Just a few months ago, most experts at U.S. health insurance companies, health reinsurers and benefits brokerage firms who noticed Ebola at all were full of reasons why Ebola was of no practical concern to them and their customers.

Today, Ebola is starting to be a topic of acute interest, especially for companies with multinational employee benefits customers.

Many Western mining businesses and oil and gas exploration businesses have operations in Guinea Liberia and Sierra Leone – the three African countries directly, heavily affected by Ebola-related curfews and employee evacuations. Still more have operations in Nigeria, Ghana and Senegal – countries where public health agencies have reported finding few or new cases of Ebola but have mounted aggressive efforts to keep Ebola out.

Logan Payne wrote in a recent report for Lockton Companies, a benefits broker, that workers’ standard health insurance policies should cover any Ebola-related medical expenses.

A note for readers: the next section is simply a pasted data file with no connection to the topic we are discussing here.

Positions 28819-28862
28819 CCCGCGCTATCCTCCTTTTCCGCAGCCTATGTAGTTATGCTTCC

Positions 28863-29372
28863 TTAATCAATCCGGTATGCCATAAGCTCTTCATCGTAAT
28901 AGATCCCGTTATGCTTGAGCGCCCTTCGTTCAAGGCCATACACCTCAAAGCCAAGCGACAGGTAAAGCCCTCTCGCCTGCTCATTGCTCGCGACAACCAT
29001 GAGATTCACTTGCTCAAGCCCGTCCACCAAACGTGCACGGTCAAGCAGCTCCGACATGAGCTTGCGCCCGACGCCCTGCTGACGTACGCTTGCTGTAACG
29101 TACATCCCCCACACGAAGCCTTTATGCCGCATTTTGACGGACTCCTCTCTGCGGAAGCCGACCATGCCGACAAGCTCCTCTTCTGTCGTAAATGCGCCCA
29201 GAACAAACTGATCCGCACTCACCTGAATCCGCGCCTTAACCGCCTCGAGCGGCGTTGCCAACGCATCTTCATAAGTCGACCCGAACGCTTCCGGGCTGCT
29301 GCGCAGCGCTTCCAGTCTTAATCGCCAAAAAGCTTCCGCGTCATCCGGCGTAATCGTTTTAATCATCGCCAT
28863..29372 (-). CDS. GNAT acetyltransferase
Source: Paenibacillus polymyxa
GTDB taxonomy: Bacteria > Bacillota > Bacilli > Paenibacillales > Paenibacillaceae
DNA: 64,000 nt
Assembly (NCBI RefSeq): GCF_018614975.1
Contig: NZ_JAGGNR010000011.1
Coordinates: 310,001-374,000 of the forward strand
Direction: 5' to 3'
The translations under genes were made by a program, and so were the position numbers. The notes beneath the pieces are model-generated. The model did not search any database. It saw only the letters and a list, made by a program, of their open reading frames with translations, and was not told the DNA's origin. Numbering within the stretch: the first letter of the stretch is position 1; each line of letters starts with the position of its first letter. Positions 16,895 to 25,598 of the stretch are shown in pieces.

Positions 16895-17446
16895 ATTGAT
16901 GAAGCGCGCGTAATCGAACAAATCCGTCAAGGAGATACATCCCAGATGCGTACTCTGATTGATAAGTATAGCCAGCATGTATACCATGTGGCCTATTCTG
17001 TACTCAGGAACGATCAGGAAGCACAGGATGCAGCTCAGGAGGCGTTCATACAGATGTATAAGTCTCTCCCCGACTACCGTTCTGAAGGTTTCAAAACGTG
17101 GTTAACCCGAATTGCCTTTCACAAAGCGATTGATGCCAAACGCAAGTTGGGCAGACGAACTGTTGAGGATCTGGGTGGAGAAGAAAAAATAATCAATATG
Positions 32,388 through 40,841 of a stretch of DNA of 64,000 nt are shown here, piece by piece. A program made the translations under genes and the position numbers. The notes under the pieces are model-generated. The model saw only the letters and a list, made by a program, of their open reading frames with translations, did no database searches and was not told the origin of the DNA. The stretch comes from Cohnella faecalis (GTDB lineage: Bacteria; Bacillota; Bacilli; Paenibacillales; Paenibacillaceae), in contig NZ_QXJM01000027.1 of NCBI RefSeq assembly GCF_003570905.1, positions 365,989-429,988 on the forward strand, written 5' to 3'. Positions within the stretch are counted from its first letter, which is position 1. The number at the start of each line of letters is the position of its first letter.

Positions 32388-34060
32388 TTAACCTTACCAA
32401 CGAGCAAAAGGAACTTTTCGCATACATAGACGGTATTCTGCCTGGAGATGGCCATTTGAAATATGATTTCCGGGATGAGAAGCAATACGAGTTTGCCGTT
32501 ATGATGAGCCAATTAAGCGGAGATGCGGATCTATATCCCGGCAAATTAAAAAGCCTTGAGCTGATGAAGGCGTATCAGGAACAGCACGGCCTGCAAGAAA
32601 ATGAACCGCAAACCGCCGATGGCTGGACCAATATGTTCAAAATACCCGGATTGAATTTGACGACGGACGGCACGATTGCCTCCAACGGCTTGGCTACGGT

But the Centers for Disease Control and Prevention (CDC) is advising health care workers and others who travel to high-risk locations to verify that they have emergency medical evacuation coverage. Typical health plans may not pay for medical evacuation services. Travelers often have to buy evacuation services coverage separately from companies like International SOS, or get the coverage in a travel health benefits package, even if their basic major medical coverage covers health care outside the United States.

EHealthInsurance.com, a Web broker, posted an article answering the question, “Is Ebola covered by my health insurance plan?”

Carrie McLean, a licensed agent, used the article as a chance to explain what the Patient Protection and Affordable Care Act (PPACA) requires a plan to cover, why even people with major medical insurance may end up paying some bills, and what might happen to Americans who have medical insurance at home but who travel overseas without thinking about whether their coverage works outside the United States.